A school teacher reflects on her return to being a student

MPhil student, Chloe Lambdon, reflects on her move from secondary school teaching to postgraduate study.

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Chloe Lambdon is an MPhil student in English Studies, with a particular interest in contemporary literature and the sociology of texts. After working as an English teacher in a Cambridgeshire secondary school, Chloe witnessed some of the barriers students face in accessing higher education; she keen to use her student ambassador role to help demystify Cambridge to prospective students. 

Can you briefly summarise your route to Cambridge? Did you always want to do postgraduate study at Cambridge? 

I graduated from the University of Warwick in 2020 straight into the pandemic. At the time, I never thought I would study for a master’s despite feeling like I still had so much more to read and say about my area of literature. Cost and the uncertainty of Covid felt like huge barriers.

I moved to Cambridge to start teacher training, completing my PGCE at the University of East Anglia, and then worked as an English teacher in a local secondary school for two years. My desire to do a master’s only grew stronger, but I was not in a position to move cities, so Cambridge was the natural choice. I am thoroughly enjoying myself so far and I am so happy I made the decision to apply!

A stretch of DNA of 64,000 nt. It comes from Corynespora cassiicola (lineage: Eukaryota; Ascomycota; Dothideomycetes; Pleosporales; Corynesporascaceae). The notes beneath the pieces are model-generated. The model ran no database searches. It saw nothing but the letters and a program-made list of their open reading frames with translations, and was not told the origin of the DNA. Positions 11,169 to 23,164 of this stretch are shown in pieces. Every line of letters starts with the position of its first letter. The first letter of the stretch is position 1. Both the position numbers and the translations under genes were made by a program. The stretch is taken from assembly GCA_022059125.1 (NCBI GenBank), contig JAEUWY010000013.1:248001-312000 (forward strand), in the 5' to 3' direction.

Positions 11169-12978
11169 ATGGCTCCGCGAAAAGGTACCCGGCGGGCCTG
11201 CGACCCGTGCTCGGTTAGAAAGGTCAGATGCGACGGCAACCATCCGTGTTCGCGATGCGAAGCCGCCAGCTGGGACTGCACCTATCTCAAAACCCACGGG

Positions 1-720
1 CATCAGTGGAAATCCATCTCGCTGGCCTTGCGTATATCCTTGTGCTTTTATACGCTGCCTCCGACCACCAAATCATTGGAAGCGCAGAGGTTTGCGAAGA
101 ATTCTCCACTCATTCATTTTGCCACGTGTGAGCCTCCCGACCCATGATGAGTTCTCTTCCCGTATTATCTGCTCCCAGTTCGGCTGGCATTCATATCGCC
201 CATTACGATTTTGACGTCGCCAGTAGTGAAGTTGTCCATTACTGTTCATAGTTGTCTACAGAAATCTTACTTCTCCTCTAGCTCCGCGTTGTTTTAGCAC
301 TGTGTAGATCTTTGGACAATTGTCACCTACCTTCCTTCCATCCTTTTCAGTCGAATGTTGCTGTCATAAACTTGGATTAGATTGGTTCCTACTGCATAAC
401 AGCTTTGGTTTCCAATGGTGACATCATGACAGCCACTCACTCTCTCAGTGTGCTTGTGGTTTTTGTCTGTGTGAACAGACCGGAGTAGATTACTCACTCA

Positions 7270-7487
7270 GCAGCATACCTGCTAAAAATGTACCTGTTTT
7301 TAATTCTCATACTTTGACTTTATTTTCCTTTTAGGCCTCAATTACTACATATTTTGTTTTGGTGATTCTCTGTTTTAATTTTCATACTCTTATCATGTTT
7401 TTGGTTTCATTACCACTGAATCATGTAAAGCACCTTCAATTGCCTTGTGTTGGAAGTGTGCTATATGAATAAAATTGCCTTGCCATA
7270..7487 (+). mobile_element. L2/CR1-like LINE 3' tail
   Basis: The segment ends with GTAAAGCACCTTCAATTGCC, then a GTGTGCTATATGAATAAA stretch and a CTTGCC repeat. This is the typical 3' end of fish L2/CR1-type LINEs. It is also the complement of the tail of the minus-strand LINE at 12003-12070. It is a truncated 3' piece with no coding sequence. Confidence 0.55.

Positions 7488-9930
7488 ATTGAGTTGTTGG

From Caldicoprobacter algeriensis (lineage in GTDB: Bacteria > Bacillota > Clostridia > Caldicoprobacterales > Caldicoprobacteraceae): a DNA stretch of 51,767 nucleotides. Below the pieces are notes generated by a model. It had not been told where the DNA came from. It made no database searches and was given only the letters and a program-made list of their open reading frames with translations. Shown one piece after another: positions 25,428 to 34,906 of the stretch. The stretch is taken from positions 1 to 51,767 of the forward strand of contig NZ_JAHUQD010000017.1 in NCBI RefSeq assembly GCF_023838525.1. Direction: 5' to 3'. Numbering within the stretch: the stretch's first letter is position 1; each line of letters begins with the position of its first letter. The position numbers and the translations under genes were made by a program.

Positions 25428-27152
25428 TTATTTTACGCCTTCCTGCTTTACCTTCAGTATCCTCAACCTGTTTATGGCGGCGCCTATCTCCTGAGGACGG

Why did you want to study English studies, and what area of the subject particularly interests you? 

My undergraduate degree is in English Literature, so I wanted to continue some of the work I had already done and push it further. I am interested in contemporary literature, and I focus primarily on the sociology of texts. My dissertation focuses on the International Booker Prize, which is a prize for translated fiction in English. I find the literary prize industry fascinating, and I want to unpick some of the forces of influence behind it and how this impacts the production of literature on a global scale. 

The course at Cambridge is so varied and flexible; you can tailor it exactly to your research interests. Every English Studies MPhil student is doing something different, and it leads to great conversations with course mates where I always learn something new and come away with something else to add to my reading list.

You talk about having worked as an early career teacher. What did you learn through that experience?

I learnt a huge amount when I was teaching, from time management and being authoritative to explaining complicated topics in simple ways, the list goes on!

Teaching has shaped who I am as a person and has helped me both socially and academically. I am more confident now than I was as an undergraduate, and this has helped me to get stuck into academic life. 

As an undergraduate, I would avoid tutor office hours at all costs! But this year I have gained so much from meeting with, and discussing my ideas with, my tutors. My teaching experience has also helped me manage the workload involved in my MPhil. I try to keep my working hours similar to a 9-5 job, meaning I still have enough time to socialise, get enough sleep, and keep up with general life admin. 

Did you pick ҹѰ initially, and if so, why?